Editor’s Note — The Daily Courier regularly receives complaints about dog barking, dogs relieving themselves on the plaza’s grass, and being walked without a leash. On Sunday, July 2, no fewer than six calls were heard on the police scanner of officers responding to complaints of dogs “at large.”
If you have a dog, there’s a lot to know, from what to feed him, to getting him the proper veterinary care.
But there’s even more, and a couple of local Animal Control Officers said they are things that pet owners ought not to have to be reminded about.
“All dogs are required by the town and state to be on a 6-foot leash when not confined or on its own property,” Prescott Valley Animal Control Officer James Risinger said.
“Dropping the leash while playing at the park is not allowed,” he said, and at that point, your dog is considered “at large,” and you can be cited.
The only parks where dogs are allowed off-leash are dog parks. In Prescott Valley, that’s the dog park at the Prescott Valley Recreation Area; in Prescott, it is the Willow Creek Beneful Dream Dog Park on Willow Creek Road; and, in Chino Valley, a dog park is at Road 1 East and Perkinsville Road.
In Chino Valley, “our current ordinance does not allow you to tie your dog out any time, unless you are physically present with the dog,” Chino Valley Police Lt. Vince Schaan said.
“All dogs are required by law, both state and town, to be current on their rabies vaccination,” Risinger said. “All dogs must be vaccinated by three months of age and re-immunized every 12 months to three years depending on the vaccination period, for the life of the dog.”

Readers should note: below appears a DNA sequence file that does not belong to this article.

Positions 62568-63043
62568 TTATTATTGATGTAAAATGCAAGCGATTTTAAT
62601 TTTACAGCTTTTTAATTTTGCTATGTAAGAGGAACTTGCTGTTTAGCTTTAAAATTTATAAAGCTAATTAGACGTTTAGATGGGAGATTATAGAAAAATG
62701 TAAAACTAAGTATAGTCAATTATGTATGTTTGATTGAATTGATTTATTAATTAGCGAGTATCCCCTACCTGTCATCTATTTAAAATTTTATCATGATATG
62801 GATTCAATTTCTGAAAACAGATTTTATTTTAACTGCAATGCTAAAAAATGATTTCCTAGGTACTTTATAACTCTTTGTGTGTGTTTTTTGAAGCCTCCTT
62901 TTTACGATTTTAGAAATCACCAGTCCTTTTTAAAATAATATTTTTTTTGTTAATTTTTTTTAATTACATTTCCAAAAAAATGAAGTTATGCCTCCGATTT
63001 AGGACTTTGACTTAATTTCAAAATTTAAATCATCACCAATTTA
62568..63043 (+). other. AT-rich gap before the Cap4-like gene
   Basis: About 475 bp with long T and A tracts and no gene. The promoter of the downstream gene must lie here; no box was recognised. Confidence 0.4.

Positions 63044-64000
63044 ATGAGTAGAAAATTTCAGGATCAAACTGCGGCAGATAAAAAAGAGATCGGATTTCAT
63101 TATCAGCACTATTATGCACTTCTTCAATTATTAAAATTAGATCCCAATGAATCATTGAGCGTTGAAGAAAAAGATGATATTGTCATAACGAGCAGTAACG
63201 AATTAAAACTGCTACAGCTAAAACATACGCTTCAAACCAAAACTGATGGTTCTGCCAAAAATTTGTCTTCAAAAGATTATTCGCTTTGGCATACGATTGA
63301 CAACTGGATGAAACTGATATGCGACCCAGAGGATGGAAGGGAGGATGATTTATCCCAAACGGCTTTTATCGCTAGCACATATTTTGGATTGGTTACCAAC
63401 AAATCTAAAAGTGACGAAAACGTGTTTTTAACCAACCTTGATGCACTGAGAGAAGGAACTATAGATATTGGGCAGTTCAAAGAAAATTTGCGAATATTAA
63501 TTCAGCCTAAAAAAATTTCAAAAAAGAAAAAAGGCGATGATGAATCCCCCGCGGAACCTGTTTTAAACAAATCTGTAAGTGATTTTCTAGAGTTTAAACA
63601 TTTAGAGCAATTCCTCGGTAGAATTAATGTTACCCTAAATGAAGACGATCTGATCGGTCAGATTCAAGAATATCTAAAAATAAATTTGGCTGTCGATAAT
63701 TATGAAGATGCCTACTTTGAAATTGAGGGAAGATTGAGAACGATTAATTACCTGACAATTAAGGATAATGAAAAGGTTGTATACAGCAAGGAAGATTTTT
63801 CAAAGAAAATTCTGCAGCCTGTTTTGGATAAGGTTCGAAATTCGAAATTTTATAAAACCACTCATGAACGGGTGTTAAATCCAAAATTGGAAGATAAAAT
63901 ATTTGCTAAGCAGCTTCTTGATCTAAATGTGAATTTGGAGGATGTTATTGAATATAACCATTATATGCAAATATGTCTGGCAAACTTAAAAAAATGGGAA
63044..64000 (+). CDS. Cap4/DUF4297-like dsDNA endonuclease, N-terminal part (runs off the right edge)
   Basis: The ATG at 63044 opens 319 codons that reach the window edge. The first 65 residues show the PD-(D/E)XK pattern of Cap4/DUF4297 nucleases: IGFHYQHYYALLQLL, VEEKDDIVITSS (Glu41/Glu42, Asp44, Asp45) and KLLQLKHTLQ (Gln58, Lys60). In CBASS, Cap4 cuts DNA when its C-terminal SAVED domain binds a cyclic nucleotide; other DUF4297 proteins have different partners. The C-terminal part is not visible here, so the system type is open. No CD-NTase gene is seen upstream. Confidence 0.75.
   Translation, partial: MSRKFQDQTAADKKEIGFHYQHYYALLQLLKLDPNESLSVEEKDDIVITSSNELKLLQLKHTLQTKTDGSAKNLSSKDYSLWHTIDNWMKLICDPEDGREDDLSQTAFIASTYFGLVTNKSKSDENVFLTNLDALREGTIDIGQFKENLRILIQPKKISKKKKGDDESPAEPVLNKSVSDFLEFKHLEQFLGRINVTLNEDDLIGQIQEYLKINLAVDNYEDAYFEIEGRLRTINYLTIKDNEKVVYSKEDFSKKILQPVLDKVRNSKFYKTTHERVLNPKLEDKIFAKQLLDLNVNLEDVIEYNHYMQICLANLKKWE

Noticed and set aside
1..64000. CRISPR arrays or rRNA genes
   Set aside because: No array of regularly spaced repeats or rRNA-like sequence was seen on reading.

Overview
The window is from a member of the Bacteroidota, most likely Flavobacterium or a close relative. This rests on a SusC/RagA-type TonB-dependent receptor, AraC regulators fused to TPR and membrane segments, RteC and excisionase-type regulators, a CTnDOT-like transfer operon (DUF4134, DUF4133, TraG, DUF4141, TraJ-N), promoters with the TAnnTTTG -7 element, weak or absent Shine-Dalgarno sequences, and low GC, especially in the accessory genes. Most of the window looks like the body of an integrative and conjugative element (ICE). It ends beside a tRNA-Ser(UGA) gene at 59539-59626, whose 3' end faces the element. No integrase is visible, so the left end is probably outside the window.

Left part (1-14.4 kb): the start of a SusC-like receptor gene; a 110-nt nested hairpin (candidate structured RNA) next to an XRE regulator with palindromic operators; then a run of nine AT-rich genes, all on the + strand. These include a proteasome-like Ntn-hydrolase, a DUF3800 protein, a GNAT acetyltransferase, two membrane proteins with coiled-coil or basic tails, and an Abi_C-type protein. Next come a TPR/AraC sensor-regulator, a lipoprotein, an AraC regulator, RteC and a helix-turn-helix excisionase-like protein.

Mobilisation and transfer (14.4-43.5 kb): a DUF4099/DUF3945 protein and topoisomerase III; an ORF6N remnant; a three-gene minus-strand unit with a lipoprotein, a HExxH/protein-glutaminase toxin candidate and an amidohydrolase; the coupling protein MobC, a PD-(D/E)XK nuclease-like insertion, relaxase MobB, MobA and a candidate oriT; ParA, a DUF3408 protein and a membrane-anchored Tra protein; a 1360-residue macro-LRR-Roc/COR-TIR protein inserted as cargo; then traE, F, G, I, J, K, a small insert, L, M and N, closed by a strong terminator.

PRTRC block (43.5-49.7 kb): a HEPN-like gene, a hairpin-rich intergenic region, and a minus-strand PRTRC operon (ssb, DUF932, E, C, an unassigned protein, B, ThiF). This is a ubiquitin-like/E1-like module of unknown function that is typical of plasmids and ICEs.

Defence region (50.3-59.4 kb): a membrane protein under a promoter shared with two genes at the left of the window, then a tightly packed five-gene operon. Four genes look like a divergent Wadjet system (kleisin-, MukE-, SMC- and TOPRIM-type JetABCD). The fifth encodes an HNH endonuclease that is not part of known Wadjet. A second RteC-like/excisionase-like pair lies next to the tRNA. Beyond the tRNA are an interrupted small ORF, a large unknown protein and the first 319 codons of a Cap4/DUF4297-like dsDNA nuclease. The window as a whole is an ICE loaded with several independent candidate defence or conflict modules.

And, every dog must to be licensed in the city or town in which it lives.
Risinger added that “excessive dog barking and lead the dog owner to receiving a ticket of disturbing the peace. Unjustified barking for over five minutes is considered excessive” in Prescott Valley.
Care extends to an everyday walk too. “If you are walking your dog on a hot day, please keep in mind that the pads of a dog’s feet can burn,” said Shannon Gray, Prescott Animal Control officer. “Try to find grassy or shaded areas to walk. Also, limit your walks to the early morning or the evening hours when it is not so hot out.”
Gray advised people to walk where water will be readily available for your dog, or be sure to bring water with you for you and your dog.
“If your dog is left outside and has a dog house for shelter, be sure to place it in an area where the opening won’t be in direct sunlight. Put the dog house near a shade tree if possible, or on a porch,” Gray said.
That walk also requires policing after the dog. “Please pick up after your dog,” she said. This applies not only in public — and it is the law — but at home as well. “At your home (waste) is required to be picked up every seven days.”
Dogs aren’t born knowing what us humans want them to learn, Gray said. “We have to teach them. Please be patient and take the time to train your dog or find a dog trainer to help you. This will ensure a better relationship with your dog for years to come.
“Animals are a responsibility. They require food, water, shelter, medical care, and most of all ... love,” she added.